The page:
Five things you need to know about public policy

PolicyAs the advocacy body for Ontario’s engineers since 2000, the Ontario Society of Professional Engineers (OSPE) has been the bridge between the engineering community and governments, policymakers, and political staff of all levels and stripes.

By regularly meeting with government and delivering reports, submissions and presentations, OSPE provides government with evidence-based, fiscally sound insight and recommendations regarding pressing societal issues. OSPE represents Ontario’s professional engineers, engineering graduates, engineering interns (EITs) and engineering students, and calls on allied organizations to help create technically-sound policies and solutions that will drive positive change in Ontario.

But what is public policy all about?

AwarenessHere are five key things engineers and engineering students should know:

  1. Policies are all around us and are meant to guide our actions

If you used public transit to get to work or school this morning, you probably noticed signage outlining the Toronto Transit Commission’s (TTC) by-law on smoking on TTC property. This is a prime example of a policy that is designed to guide our actions–or as in the scenario above, TTC users’ actions–for the benefit of the public.

Policies can be guidelines, rules, regulations, laws or principles. Under the Professional Engineers Act, for instance, individuals can only use the term “engineer” in their job title if they are licensed by Ontario’s regulatory body for engineers, Professional Engineers Ontario (PEO), and hold a P.Eng. Those who contravene this piece of law can face serious penalties. Policies therefore explain what is to be done and how it is to be done.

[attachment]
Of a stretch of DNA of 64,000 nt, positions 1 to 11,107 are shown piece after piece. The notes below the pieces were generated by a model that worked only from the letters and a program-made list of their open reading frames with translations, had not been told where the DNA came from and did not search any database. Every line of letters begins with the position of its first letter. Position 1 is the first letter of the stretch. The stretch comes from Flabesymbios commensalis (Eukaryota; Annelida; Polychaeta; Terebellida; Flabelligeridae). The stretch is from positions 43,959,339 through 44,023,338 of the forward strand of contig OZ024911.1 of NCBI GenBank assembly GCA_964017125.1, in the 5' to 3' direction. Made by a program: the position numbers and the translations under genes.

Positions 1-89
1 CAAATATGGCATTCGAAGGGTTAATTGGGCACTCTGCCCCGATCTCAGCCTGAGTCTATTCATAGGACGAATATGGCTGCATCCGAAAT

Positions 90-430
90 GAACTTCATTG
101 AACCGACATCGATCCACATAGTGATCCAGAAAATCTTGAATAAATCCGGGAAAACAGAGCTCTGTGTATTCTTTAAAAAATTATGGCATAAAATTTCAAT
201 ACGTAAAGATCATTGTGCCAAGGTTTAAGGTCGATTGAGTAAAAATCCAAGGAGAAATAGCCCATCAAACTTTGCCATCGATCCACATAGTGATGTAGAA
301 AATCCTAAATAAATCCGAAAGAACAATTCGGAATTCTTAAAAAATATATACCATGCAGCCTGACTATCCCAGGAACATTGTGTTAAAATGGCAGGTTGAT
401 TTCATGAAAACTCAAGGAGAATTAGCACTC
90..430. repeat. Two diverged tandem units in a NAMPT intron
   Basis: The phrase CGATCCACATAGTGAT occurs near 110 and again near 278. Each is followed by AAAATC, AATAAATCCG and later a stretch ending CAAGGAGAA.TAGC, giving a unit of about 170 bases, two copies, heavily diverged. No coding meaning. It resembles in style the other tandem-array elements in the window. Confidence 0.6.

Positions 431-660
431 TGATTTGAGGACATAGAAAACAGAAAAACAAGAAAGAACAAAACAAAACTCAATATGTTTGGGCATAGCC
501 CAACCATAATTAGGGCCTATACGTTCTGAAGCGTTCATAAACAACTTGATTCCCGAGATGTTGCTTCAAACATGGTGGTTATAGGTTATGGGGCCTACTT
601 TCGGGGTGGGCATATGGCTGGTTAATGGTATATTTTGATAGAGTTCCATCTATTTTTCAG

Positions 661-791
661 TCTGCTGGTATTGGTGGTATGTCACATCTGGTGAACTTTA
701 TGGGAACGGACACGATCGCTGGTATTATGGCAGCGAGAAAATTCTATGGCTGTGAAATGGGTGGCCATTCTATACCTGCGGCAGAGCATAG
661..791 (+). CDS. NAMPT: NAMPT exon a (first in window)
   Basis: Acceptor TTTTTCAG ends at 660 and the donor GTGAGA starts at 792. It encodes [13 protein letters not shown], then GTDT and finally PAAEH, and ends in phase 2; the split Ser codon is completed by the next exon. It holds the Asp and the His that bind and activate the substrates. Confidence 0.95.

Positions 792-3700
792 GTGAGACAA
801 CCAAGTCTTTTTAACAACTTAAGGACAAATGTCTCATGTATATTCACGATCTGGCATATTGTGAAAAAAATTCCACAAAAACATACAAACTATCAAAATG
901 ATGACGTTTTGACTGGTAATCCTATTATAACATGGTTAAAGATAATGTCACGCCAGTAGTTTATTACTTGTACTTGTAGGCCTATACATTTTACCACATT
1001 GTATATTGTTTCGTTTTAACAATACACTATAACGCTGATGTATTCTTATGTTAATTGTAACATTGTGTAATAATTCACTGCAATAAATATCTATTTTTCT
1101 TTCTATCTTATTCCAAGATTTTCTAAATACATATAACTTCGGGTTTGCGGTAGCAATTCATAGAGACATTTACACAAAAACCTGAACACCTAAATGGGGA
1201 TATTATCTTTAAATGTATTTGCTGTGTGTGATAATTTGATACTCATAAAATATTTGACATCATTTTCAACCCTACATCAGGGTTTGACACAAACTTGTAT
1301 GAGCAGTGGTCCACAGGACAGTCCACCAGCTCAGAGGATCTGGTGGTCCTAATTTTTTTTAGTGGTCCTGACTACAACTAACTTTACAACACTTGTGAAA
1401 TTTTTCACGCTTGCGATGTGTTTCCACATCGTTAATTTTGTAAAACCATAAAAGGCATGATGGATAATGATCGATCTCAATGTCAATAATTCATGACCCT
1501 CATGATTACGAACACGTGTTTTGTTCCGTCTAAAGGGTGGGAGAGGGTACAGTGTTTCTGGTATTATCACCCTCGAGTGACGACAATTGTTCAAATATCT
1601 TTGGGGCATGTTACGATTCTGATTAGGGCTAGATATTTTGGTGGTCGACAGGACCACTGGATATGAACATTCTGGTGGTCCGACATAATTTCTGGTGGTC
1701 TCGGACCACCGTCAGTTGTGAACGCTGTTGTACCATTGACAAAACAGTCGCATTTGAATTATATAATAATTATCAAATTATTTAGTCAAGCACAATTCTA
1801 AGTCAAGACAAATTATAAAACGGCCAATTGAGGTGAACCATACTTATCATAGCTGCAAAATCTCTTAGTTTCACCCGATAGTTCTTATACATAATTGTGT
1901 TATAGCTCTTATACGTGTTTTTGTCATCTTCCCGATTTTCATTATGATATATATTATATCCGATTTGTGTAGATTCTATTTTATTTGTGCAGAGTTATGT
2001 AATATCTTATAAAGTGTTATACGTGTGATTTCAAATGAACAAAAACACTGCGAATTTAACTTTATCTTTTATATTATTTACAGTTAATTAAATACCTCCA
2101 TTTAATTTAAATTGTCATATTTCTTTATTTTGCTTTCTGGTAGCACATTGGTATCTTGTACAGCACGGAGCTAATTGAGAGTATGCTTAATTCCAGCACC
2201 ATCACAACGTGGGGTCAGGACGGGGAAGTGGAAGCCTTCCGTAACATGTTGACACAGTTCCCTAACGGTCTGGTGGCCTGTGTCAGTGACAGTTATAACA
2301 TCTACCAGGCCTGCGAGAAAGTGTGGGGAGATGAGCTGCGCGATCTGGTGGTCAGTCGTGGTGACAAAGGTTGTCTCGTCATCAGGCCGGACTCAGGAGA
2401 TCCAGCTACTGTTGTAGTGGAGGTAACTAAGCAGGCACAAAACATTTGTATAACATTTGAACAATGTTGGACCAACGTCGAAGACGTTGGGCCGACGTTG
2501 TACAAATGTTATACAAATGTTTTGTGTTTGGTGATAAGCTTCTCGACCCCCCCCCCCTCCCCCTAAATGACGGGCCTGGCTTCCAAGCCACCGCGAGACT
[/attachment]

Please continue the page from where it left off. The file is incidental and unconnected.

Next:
1. Policies can be found at different levels

Whether it is our personal standards that guide our individual decisions; organizational policies set by businesses for their employees; or public policies that governments develop for their juisdictions–policies are all around us.

  1. Public policy is formed by government to address a particular problem for the public good

Public policy is about translating public needs, expectations and interests into effective solutions. To identify and develop appropriate solutions, government can undertake research or engage stakeholders, like OSPE, in public consultations to obtain expert input and recommendations.

Take for instance, Ontario’s Renewed Math Strategy released in April 2016. As OSPE identified in its submission to the Premier’s Highly Skilled Workforce Strategy Expert Panel, math results for students in grade three fell four percentage points between 2009-2010 and 2013-2014, and six percentage points for grade six students over the past five years. In light of stakeholder concerns, the province consulted experts to develop new policies and resources to help students achieve better results in math.

  1. Public policies are formed through various channels

The throne speech delivered by the Lieutenant Governor of Ontario outlines the government’s priorities for the upcoming session of the province’s parliament. The province’s pre-budget consultation allows Ontarians to shape future policies and programs by providing their recommendations to government. Mandate letters released by the Premier identified the priorities the government has set for each Minister, Parliamentary Assistant, and their respective ministries. Party platforms also identify the principles that each political party stands for, including their vision and policy goals.

In addition to these formal processes, less predictable situations, like changes to the economy, stakeholder interests, or tragedies, can influence the policy agenda.

  1. Engineers must be involved in advocacy and policy formulation

The issues facing Ontario, Canada and the world are increasingly complex and technical in nature. There is currently a gap at the policy formulation stage, particularly when it comes to critical scientific ministerial portfolios such as energy, the environment and climate change. A significant amount of planning and consideration is given to policy ideas before engineers in the Ontario Public Service have had the opportunity to review proposals and offer their recommendations.